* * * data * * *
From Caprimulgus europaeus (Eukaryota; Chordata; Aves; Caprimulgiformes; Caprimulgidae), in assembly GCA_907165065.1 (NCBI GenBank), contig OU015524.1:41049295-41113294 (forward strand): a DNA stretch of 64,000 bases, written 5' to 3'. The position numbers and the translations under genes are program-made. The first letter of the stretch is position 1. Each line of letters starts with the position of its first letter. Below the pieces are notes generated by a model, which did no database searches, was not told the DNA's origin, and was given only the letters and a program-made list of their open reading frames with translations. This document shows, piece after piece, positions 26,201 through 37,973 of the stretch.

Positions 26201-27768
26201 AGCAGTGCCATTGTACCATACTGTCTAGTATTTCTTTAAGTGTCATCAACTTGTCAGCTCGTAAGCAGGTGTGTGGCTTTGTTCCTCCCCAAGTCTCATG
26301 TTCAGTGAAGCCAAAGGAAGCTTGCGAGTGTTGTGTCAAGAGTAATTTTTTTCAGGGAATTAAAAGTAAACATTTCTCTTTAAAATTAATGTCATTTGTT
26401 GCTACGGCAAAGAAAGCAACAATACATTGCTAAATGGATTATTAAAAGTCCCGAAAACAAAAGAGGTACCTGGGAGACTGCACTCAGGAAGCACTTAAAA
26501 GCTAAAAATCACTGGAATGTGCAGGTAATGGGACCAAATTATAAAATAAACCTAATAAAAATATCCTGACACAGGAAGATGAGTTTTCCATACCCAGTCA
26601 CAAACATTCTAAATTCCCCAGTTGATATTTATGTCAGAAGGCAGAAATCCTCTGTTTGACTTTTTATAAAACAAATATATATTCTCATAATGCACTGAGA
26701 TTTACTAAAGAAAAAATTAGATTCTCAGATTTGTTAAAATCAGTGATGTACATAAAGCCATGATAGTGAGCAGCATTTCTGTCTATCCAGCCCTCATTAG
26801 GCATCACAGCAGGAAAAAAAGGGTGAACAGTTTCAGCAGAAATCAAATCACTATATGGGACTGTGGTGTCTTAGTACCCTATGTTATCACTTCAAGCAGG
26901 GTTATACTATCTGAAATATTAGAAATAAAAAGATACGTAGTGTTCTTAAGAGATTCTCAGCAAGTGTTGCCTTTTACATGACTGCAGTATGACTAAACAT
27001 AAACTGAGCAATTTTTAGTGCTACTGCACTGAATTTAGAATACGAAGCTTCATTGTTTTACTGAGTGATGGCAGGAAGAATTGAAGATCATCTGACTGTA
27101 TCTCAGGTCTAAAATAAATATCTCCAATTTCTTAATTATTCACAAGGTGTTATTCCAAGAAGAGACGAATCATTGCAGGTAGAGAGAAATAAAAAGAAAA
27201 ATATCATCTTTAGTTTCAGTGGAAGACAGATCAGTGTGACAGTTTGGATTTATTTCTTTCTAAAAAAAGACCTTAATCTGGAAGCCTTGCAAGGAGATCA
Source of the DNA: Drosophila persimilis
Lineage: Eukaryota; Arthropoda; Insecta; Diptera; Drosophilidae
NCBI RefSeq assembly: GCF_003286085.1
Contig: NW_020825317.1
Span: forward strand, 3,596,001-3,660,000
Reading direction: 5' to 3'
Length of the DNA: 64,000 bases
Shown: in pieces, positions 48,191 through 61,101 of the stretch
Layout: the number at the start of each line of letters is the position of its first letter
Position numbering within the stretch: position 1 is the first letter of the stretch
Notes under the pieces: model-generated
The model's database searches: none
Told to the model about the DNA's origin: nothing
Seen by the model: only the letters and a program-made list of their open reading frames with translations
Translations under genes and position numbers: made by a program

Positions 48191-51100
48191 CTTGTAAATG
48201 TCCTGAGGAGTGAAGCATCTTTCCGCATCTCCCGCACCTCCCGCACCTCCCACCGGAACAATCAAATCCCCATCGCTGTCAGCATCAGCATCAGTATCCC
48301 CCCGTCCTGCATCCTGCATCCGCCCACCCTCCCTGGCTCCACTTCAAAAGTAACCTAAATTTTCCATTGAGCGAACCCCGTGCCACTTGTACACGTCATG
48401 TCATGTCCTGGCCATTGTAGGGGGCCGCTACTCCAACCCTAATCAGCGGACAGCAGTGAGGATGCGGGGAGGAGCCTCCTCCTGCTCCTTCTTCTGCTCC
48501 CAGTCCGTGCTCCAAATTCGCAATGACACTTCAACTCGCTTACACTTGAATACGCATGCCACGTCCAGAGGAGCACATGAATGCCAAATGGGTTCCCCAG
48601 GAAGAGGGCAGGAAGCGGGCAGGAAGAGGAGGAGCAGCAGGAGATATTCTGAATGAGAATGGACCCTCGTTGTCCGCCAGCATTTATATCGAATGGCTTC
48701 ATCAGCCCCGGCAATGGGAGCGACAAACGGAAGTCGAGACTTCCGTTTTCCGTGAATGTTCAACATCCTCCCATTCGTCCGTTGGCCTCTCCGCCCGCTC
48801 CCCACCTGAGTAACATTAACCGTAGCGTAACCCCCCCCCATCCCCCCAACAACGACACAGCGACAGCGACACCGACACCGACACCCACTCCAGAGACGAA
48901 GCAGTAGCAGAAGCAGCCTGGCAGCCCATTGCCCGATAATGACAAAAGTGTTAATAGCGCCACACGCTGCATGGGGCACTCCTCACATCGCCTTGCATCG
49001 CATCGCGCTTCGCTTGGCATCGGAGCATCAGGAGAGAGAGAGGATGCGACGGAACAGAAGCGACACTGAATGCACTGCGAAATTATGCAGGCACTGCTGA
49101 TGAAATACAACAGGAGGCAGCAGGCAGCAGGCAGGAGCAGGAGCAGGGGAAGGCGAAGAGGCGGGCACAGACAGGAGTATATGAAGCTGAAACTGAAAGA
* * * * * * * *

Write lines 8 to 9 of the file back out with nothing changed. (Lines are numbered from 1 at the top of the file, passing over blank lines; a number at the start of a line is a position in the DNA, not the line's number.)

26701 TTTACTAAAGAAAAAATTAGATTCTCAGATTTGTTAAAATCAGTGATGTACATAAAGCCATGATAGTGAGCAGCATTTCTGTCTATCCAGCCCTCATTAG
26801 GCATCACAGCAGGAAAAAAAGGGTGAACAGTTTCAGCAGAAATCAAATCACTATATGGGACTGTGGTGTCTTAGTACCCTATGTTATCACTTCAAGCAGG